That's a photo of a butternut squash seedling pushing its little self out of the earth. It's a pretty neat thing to watch over a few days.

I can't express what a pleasure it has been to learn to grow vegetables, herbs and flowers from seed. Last summer I started small with a few seedlings and some container gardening. This year, I've gone full bore with a Denver Urban Gardens allotment a few blocks from home that I've split with neighbors, as well as the large (3'x9') raised bed I have out back.

I'm growing a variety of veggies and herbs, but the focus was to grow things we don't already get through our CSA, or things we get from them that we could always eat more of (let's just say that we're not growing extra cabbage).

I've planted the following in the big garden:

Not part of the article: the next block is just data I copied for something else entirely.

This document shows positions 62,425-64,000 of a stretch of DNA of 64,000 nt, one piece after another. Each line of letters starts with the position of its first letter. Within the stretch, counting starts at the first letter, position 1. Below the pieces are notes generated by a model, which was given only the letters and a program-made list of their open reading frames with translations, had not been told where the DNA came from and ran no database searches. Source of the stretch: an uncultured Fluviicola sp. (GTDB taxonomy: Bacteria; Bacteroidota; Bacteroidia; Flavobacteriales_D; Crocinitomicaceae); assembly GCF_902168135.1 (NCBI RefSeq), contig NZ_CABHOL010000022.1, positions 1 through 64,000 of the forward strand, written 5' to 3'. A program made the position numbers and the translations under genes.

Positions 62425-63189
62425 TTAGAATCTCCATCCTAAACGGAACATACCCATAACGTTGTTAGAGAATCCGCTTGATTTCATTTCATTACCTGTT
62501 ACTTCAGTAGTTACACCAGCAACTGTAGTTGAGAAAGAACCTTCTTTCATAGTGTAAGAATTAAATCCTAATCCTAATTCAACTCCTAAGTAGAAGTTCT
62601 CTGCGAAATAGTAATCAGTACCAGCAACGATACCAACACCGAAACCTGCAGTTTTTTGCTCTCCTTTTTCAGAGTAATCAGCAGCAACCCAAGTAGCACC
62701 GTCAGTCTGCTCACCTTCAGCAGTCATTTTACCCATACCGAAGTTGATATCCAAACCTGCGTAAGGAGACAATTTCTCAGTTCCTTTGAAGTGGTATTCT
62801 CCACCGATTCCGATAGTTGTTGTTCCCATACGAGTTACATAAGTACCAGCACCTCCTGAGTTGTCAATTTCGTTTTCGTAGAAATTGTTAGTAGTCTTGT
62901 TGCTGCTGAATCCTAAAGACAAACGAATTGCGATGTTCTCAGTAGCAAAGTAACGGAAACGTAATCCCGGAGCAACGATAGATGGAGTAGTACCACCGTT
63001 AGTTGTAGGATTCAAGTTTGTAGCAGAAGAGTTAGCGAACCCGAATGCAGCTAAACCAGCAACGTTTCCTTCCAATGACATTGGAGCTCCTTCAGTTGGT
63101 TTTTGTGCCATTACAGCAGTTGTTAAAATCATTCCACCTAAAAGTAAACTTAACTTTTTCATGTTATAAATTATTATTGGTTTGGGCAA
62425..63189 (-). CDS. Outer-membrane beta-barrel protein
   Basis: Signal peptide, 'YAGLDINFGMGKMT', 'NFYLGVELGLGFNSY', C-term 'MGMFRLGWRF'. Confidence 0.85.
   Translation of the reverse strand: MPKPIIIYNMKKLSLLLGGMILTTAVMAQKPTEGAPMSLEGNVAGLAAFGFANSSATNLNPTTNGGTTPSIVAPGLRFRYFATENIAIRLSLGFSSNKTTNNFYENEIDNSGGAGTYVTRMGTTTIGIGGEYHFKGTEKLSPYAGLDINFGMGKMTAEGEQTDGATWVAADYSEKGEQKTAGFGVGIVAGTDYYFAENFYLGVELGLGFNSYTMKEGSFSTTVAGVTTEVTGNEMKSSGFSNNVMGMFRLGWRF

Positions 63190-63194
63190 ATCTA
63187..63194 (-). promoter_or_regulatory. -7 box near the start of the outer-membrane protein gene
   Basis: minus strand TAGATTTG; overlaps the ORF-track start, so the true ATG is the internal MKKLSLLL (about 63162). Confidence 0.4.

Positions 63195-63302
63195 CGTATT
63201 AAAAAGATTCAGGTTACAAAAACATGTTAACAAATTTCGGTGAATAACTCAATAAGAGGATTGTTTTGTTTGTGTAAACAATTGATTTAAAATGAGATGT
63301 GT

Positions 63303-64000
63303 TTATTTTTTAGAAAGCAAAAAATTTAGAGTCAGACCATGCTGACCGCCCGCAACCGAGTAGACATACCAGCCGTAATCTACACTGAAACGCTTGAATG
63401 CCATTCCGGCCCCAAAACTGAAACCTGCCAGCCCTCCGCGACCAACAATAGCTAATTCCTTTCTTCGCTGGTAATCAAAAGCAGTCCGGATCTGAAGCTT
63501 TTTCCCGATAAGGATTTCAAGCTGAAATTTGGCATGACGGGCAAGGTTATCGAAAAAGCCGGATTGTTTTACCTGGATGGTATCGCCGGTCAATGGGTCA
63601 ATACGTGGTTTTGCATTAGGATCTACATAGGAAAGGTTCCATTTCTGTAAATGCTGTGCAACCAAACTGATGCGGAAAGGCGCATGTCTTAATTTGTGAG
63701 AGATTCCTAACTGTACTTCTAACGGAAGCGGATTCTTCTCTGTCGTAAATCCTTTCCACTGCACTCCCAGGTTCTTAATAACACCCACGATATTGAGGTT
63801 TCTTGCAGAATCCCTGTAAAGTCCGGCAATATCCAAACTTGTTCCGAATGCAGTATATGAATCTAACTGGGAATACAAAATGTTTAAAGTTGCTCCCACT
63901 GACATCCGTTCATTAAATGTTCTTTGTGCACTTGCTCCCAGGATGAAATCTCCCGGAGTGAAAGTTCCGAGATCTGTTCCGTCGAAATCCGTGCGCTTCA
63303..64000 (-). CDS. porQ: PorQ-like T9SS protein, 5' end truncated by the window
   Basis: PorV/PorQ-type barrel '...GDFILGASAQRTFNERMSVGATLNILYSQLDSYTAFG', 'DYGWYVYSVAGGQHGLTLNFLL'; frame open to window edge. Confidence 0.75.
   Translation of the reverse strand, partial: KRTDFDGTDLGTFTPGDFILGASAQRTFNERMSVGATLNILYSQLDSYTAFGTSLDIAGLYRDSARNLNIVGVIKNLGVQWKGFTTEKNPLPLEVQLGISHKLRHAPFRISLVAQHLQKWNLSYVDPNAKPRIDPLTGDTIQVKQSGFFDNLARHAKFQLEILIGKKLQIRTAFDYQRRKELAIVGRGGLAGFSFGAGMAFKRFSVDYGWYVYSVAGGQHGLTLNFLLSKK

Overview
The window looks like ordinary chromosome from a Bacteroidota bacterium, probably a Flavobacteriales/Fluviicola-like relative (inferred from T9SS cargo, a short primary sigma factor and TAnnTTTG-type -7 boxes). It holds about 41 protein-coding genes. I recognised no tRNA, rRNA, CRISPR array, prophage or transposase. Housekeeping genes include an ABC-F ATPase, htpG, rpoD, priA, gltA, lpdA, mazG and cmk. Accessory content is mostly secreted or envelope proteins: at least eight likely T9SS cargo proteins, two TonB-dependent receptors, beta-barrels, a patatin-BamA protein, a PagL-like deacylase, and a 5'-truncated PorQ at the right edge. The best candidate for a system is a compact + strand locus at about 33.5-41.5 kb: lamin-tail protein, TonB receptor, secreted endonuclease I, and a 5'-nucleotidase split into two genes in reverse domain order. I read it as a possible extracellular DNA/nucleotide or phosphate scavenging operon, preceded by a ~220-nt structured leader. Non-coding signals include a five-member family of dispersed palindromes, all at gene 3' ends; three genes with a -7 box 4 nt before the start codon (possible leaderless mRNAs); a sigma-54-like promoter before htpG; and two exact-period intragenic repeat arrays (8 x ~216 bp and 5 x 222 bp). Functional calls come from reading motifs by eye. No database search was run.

Radishes (which I've already pulled, eaten, and planted something else in their place)
Tomatoes (8 varieties!)
Peppers (5 kinds)
Tomatillos (thanks for the seedlings, my good neighbors!)
Pickling cukes
Armenian cukes
Broccoli rabe
Persian Garden Cress
Butternut squash
Hokkiado squash
Beetberry (this should be interesting!)
Beans (three types including one soup bean!)
Okra (this is something of an experiment!)
'Little Caesar' lettuce

Weirdly, I could go on, but I just realized how long this list is already. Anyway, a few things I did from seedlings, but the rest I did from seeds. Every day that I go visit to weed or water, things look different. I kneel down to pull a weed or check a plant, and suddenly realize how alive the garden is. There are bees buzzing around all of the flowers, ladybugs crawling around, weeds growing at a rate so fast you can nearly see them get's amazing.

If you've never cared for a plant from the moment you place it into the earth and give it a bit of water, you should try it. It's interesting and satisfying. If nothing else, it will give you a significantly greater appreciation for the labor that goes into producing the food that you eat.

No comments: